Classy.

# maybe some more

At this point, we've got a pretty nice system in place. We've been giving`Seq`

the spotlight, but let's consider another monad. `Maybe`

captures possible failures. We either have a value or nothing. Trying to apply any function to nothing will get you more nothing.In Haskell, the two states of `Maybe`

are encoded in a datatype: `data Maybe a = Nothing | Just a`

. We could do something similar with, say, Clojure's record types, but that's not exactly idiomatic. Instead of wrapping stuff up in new types, we'll treat `nil`

as our `Nothing`

and everything else as, uh, not nothing:

(defmonad Maybe return identity bind (fn [x f] (when-not (nil? x) (f x)))) (with Maybe (<- [x 1 y (inc x)] (return y))) ; => 2 (with Maybe (<- [x nil y (inc x)] (return y))) ; => nil

# write about it

Another interesting monad is`Writer`

. `Writer`

values are of the form `[value, message]`

. The monadic glue takes care of joining messages together:(defmonad Writer return (fn [x] [x, empty-log]) bind (fn [[x, existing-log] f] (let [[y, additional-log] (f x)] [y (append existing-log additional-log)])))

Okay, cool, but what are `empty-log`

and `append`

? Mm. Well. Uh. Yeah.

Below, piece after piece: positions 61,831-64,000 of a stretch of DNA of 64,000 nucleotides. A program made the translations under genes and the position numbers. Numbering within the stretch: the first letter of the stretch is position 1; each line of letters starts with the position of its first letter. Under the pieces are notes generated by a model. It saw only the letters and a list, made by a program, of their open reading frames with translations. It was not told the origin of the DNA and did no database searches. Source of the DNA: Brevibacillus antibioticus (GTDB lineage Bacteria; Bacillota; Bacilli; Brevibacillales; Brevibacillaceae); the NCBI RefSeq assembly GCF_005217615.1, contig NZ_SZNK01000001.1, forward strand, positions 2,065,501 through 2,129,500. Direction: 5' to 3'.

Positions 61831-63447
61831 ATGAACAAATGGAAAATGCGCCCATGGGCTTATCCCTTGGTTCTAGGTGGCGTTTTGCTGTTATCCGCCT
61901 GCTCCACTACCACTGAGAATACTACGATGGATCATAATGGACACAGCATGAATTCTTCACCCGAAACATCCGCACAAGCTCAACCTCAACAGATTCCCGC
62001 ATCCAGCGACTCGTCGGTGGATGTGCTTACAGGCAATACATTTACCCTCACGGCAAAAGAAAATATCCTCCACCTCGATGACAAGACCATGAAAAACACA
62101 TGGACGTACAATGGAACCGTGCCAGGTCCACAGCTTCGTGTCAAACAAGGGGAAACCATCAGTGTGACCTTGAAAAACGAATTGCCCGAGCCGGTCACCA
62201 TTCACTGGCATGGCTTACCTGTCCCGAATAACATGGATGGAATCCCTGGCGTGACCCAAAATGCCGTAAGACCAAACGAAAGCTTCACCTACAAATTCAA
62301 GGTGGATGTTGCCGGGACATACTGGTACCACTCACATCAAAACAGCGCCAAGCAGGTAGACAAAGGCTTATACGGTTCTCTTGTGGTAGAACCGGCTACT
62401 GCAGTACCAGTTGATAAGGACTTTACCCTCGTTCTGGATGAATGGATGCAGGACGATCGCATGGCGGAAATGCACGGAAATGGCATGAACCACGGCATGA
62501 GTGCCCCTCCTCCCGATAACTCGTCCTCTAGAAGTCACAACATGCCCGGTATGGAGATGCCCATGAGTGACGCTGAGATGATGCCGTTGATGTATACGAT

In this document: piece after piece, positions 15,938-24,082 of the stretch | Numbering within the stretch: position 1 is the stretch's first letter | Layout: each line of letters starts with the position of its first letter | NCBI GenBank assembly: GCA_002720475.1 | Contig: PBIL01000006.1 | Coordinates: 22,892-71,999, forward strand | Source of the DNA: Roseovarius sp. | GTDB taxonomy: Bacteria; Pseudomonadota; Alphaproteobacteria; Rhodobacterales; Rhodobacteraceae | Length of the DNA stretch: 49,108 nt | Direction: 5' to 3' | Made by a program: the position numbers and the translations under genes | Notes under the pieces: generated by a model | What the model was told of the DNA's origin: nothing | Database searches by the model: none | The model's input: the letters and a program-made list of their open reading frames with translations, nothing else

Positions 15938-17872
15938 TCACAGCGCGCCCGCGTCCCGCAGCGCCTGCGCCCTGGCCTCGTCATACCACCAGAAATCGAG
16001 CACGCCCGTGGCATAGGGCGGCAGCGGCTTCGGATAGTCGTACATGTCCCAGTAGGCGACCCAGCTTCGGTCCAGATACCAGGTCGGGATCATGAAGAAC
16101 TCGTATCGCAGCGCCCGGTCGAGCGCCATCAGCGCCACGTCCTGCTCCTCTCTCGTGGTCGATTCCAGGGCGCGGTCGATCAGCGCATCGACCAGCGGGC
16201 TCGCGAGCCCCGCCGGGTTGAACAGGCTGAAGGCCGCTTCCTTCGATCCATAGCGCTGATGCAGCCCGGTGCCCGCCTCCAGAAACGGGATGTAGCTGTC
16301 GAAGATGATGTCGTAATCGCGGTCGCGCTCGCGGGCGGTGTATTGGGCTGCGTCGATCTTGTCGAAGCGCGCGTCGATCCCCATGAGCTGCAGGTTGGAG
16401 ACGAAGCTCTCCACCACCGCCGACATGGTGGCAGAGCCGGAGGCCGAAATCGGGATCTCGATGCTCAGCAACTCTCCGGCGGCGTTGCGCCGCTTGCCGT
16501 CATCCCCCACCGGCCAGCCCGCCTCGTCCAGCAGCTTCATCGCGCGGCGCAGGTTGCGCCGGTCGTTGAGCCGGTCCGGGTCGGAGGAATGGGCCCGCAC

See, we actually want to be able to configure our `Writer`

. We could, say, append messages to one long string or, we could add messages to the back of a list.

In Haskell, this is type-system stuff once again. The `Writer`

type is dependent upon some additional type for the log. What are we going to do in Clojure? Well, hey, a monad is just a map. Let's just pass the `Writer`

its dependencies dynamically and close over them:

(defn Writer [{:keys [empty-log append]}] {:return (fn [x] [x, empty-log]) :bind (fn [[x, existing-log] f] (let [[y, additional-log] (f x)] [y (append existing-log additional-log)]))}) (with (Writer {:empty-log "" :append str}) (<- [x [1, "one!"] y [2, "two!"]] (return (+ x y)))) ; => [3 "one!two!"] (with (Writer {:empty-log [] :append concat}) (<- [x [1, ["one!"]] y [2, ["two!"]]] (return (+ x y)))) ; => [3 ["one!" ; "two!"]]

Neat, huh? So, that solves that. We can push our dependencies to runtime with plain ol' functions. That also means you can select those dependencies on the fly. Hell, if you wanted to, you could select the entire monad itself at runtime.

So, that's that. Between functions, macros, and Clojure's core library, we can whip up a decent monad system. Not too shabby. You can check out the whole thing here.